I have long been fascinated by computer hackers, and have a large library of books about hacking. When I got my hands on a pre-release review copy of Mafiaboy: A Portrait of the Hacker as a Young Man, I was pretty excited about another hacker biography.
Back when I began monkeying with computers as a junior high school student in 1972, one of the first things I discovered is that computer hacking is a mixture of technical and social engineering skills. The hackers I’ve known and admired were old school (similar to what’s known today as “white hat”). We never damaged anything or profited from our escapades. We learned a lot and played a lot of practical jokes on each other, but we didn’t do the kind of things mafiaboy did to land himself in jail.
For those unfamiliar with his story, Michael Calce (a.k.a. “mafiaboy”) hit the news when he used DOS (denial of service) attacks to bring down the websites of CNN, Dell, eBay, E*Trade, Yahoo!, and Amazon. He was variously reported as a 15-year-old “script kiddie” with no real technical skills and as a talented and dangerous computer hacker. I expected this story to explain what he did and how he did it.
I was disappointed.
Calce was not a traditional old-school hacker with a love of technology, digging for knowledge to use the equipment better. Nor was he an example of today’s malicious profiteer, extorting site owners and stealing private data for profit. He was a teenager whose quest for knowledge was focused entirely on bullying other so-called hackers online. His goal was to take control of huge networks of other people’s computers and use them as tools to take over chat rooms and kick other kids out.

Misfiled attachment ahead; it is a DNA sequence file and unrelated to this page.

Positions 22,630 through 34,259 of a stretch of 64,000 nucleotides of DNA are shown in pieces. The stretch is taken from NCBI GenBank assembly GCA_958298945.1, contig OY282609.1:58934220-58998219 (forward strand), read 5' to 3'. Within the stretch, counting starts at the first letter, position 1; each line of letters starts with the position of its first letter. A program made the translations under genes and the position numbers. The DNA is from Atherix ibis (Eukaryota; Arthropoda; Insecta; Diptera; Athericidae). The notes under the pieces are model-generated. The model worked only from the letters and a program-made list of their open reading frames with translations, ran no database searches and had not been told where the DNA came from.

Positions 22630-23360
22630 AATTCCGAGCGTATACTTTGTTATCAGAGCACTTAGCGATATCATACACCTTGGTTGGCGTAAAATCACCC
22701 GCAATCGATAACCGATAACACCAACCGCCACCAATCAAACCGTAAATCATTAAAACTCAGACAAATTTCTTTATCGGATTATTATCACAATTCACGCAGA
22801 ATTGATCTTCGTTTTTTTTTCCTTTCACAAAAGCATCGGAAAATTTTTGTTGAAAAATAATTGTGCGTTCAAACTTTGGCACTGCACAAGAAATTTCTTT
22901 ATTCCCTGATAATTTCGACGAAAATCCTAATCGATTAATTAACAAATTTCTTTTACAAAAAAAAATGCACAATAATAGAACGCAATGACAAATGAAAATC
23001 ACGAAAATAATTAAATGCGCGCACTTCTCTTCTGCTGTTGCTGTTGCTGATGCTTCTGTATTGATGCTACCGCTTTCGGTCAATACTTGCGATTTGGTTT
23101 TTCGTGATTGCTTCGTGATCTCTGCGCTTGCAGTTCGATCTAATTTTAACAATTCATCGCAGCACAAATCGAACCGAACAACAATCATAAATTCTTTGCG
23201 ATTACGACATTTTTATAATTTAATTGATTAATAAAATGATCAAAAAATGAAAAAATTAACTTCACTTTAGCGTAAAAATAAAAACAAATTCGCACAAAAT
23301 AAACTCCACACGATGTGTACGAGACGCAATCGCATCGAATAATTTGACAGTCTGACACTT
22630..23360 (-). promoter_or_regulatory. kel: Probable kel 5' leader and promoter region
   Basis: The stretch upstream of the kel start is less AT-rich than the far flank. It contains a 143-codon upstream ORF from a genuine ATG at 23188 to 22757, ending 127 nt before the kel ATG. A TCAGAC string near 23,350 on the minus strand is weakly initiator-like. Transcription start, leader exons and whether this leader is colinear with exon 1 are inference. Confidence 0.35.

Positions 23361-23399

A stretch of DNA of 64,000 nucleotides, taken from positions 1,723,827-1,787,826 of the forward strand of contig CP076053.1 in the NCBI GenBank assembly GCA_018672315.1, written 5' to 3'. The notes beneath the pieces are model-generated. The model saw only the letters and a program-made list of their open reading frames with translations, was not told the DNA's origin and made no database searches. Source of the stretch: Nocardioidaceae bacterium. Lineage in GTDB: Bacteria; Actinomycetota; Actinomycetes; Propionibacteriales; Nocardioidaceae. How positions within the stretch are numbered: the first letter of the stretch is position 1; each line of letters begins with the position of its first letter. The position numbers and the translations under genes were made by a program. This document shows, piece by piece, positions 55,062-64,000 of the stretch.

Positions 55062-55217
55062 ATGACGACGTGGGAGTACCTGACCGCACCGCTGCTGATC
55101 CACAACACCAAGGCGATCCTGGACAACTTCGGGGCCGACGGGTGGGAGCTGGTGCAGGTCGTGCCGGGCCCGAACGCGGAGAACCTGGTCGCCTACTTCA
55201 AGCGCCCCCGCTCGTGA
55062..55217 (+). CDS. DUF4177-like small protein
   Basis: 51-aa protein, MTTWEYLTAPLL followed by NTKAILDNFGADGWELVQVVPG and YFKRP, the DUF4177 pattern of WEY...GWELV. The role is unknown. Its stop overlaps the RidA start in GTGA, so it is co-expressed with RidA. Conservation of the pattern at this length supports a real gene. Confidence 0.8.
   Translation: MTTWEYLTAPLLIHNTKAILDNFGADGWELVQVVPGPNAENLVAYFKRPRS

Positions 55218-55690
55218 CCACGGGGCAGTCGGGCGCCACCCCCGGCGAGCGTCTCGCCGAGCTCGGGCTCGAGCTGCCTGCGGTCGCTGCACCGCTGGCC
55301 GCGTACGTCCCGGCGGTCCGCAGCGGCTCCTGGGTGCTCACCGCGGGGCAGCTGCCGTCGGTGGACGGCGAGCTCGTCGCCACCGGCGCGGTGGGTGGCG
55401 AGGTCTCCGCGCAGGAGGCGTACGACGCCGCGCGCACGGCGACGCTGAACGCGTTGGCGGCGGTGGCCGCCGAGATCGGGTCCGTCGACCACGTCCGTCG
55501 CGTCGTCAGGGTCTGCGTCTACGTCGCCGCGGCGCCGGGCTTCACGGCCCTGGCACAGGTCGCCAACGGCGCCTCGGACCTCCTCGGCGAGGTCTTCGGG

If you’re interested in the psychology of a kid who made news worldwide for the damage he caused, you’ll probably enjoy this book. It’s factual and unapologetic. He reiterates how stupid he was and how much trouble his big mouth and braggadocio got him into, and it shows the ramifications of his actions.
If you want to know the details of what he did, how he did it, and what system administrators and software engineers have done to prevent others from doing it, this is not your kind of book. There’s little detail, and despite his claims of programming skill, he really seems to understand very little of what was going on behind the scenes.
Although he hired an experienced co-author to do most of the writing, it still doesn’t have the professional feel I expect from Lyons Press. As an example, the book opens with Calce’s arrest. He describes the police and FBI coming to his house to pick him up, and how his brother was reprimanded for speaking Italian to Calce. Then the police start conversing in French. Huh? Because the FBI was involved, I assumed the book was taking place in the U.S. Calce never bothered to include the minor detail that this was all happening in Canada.
Despite the label on the cover saying “Winner of the Arthur Ellis Award: Nonfiction Book of the Year,” the book is lacking as a piece of nonfiction. There’s no index. The “Mafiaboy Guide to Protecting Yourself Online” could have come from any of a thousand security websites (or my own writing from decades ago, for that matter), and shows no personal insights from the talented and experienced hacker he claims to be. His stories of other hackers are lifted from books and TV shows, not from his own interviews, so no new information is presented. The victims of his attacks aren’t interviewed.
I will be keeping the book with my other computer hacker books, but it’s more a tale of teenage angst and suffering (Look what they did to me! I couldn’t talk to my best friend for three years!) than a hacker book.
NOTE: This review is based on an advance copy, and there may be changes before its scheduled release on August 2, 2011.